Christ Mass Thoughts - An Odd, Beautiful Gift 

Adoración de los Reyes Magos by El Greco, 1568 (Museo SoumayaMexico City)
Merry Christ Mass, Fident Family. 

Part of me hopes you don’t read this on Friday, but regardless when or where (I see you, sneaking away from the kids for a little alone time on the phone) you’re reading this, I want to deviate entirely from finance and just share a Christmas thought this week. 

Christmas. Christ’s Mass. The Mass of Christ. The Celebration of the Eucharist of the Messiah. 

If you’re near Lancaster, I can’t encourage you enough to go visit the Stone Gables Estate Christmas light display. Not only is it the most stunning display of Christmas lights and decorations I’ve ever seen, it is rich in the historical origins of Christmas and Christmas traditions while simultaneously teaching an elementary storyline that kids can understand. 
We visited last week after the snowstorm, so everything was covered in snow - making it all the more magical and beautiful. And this week’s thought, along with a Wall St Journal Article (paywall), sent me into a rabbit hole of exploring the third gift brought to young Jesus by the Wise Men, or Magi. 

Note that the Bible doesn’t explicitly state there were three kings, or three wise men (early Church traditions peg the company between 3 and 12) - only that these men brought three gifts: gold, frankincense, and myrrh.
Growing up, I didn’t think much about the gifts. And although I realized at some point that gold was a symbol of Jesus’ kingship and frankincense a symbol of him as a priest (it was an incense used in the Temple), I never thought much of what myrrh was.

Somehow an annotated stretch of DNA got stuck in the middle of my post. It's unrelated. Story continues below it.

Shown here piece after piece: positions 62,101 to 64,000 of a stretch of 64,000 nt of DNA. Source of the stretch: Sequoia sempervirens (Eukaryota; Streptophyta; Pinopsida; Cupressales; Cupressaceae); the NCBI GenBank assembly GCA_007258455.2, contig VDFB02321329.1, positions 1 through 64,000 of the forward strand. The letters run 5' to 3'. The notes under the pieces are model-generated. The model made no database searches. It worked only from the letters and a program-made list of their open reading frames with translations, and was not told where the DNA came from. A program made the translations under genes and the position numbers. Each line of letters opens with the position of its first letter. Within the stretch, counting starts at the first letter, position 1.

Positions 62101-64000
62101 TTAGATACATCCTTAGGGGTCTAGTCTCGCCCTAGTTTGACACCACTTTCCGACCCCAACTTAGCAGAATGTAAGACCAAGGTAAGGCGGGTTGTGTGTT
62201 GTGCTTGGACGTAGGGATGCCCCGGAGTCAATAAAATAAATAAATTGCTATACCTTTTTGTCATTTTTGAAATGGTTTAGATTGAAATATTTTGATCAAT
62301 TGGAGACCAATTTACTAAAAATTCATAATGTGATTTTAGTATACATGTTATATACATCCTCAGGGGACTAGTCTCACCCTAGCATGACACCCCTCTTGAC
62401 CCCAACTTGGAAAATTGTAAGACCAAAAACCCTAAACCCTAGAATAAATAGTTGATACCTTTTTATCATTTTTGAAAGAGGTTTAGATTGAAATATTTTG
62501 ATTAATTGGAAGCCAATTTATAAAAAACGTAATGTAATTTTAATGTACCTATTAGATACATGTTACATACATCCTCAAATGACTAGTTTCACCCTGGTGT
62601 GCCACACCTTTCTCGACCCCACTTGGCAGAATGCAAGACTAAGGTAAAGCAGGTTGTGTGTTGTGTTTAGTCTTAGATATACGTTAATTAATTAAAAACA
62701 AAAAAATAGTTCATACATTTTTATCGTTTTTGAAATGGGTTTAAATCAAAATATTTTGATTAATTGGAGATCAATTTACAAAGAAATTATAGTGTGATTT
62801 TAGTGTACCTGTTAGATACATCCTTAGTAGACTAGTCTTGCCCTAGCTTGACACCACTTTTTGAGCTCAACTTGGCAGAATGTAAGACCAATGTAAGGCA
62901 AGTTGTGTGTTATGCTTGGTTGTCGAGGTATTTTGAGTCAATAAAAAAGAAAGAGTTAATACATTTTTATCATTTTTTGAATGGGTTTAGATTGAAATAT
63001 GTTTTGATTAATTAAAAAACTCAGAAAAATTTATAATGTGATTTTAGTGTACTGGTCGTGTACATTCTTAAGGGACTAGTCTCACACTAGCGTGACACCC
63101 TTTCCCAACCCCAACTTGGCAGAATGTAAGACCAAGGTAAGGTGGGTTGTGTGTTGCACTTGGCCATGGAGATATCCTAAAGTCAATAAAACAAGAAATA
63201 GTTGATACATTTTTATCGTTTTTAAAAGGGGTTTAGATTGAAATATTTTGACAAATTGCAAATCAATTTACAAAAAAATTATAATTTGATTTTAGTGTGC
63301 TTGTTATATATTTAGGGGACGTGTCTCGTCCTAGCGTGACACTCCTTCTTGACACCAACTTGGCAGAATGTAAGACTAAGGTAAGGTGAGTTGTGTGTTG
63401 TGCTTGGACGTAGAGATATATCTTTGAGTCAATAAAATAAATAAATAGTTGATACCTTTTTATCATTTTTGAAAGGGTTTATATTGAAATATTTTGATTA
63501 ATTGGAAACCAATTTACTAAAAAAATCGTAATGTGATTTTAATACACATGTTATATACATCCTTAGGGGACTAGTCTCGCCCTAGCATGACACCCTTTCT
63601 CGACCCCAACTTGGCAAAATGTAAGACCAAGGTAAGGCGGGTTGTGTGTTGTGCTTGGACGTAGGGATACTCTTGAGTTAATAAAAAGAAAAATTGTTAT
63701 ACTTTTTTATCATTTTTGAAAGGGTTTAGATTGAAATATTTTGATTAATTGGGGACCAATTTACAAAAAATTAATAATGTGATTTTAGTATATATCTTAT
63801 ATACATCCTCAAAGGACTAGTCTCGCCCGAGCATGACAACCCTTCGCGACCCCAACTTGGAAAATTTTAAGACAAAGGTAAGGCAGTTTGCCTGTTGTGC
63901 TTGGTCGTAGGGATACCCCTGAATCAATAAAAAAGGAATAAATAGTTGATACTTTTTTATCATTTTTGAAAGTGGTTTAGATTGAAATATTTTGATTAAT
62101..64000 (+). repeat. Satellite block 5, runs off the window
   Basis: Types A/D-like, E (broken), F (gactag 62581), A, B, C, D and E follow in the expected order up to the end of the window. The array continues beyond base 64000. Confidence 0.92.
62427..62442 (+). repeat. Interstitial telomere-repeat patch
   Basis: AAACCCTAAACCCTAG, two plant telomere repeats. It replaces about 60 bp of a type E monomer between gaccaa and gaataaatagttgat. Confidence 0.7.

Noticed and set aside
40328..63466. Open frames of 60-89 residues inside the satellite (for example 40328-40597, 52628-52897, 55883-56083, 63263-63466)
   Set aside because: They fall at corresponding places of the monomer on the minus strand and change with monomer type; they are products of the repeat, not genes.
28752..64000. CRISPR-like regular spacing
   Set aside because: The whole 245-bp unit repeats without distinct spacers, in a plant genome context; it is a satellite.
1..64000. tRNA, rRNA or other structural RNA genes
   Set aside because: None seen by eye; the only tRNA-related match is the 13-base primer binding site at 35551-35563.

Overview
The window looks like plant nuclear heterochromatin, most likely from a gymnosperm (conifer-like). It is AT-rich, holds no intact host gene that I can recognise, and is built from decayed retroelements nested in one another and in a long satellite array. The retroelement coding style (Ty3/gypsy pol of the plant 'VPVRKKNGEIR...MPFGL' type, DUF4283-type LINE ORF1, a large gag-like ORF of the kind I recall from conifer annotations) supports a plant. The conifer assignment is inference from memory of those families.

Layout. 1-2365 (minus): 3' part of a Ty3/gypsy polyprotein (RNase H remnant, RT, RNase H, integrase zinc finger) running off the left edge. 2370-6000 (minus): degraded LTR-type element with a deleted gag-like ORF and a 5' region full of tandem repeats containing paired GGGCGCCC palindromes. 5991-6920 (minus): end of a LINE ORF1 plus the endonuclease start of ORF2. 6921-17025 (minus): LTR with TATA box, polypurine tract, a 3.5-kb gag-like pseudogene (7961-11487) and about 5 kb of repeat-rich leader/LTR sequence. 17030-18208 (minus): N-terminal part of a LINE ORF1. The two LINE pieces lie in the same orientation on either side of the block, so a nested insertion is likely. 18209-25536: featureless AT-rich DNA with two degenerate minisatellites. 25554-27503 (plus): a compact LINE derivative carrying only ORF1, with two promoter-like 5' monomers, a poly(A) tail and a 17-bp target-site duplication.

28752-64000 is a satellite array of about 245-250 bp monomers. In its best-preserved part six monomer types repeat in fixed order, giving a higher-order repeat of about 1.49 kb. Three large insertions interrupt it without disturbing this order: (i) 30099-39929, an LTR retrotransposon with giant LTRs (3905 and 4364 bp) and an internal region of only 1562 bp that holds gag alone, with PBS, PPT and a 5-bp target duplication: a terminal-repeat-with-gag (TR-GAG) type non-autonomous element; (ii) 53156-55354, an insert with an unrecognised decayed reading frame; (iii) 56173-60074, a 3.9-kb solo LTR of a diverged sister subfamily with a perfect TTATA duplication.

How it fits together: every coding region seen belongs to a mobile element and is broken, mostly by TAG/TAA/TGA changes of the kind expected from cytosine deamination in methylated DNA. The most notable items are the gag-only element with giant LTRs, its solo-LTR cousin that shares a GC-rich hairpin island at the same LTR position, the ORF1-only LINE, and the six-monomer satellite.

It was an embalming oil. A symbol of death. 

We’ve had four kids and have attended or bought gifts for countless baby showers - not a single time was embalming oil on the gift registry. It’s an odd gift. 

Aside from its economic value (which was probably pretty high and could have financed Mary and Joseph’s flight from Herod), the gift is highly symbolic. While the gold represents Jesus as King, the frankincense represents Jesus as Priest, the myrrh represents Jesus as our crucified Messiah. It foretells his death. 

Odd, yet beautiful. 

And this truth was hidden in plain sight - at least for me. In the epic Christmas Carol We Three Kings, the second verse talks about the gift pretty overtly:

Myrrh is mine, it's bitter perfume
Breaths a life of gathering gloom
Sorrowing, sighing, bleeding dying
Sealed in the stone-cold tomb

So while we rightfully and joyfully celebrate the birth of Jesus today and this season, his birth is only one chapter in the Story. Whether the [most likely pagan] Magi fully realized there was something different about this birth - it would lead to a remarkable death - or they were simply offering medicinal and/or precious material for tribute after studying the stars, the rich symbolism remains. 

And from that one death, would bring many new Life. 

As we and our loved ones open gifts this year, let’s remember the reason we’re doing so. And maybe let’s even think about the powerful symbols of what the Original Three Gifts meant so many years ago. 

Merry Christ Mass, Fident Family. 

Interesting Resources

Yiddish Proverb (image via Visualize Value)
"Words should be weighted, not counted."

Jeremy (and the rest of the Walter clan)
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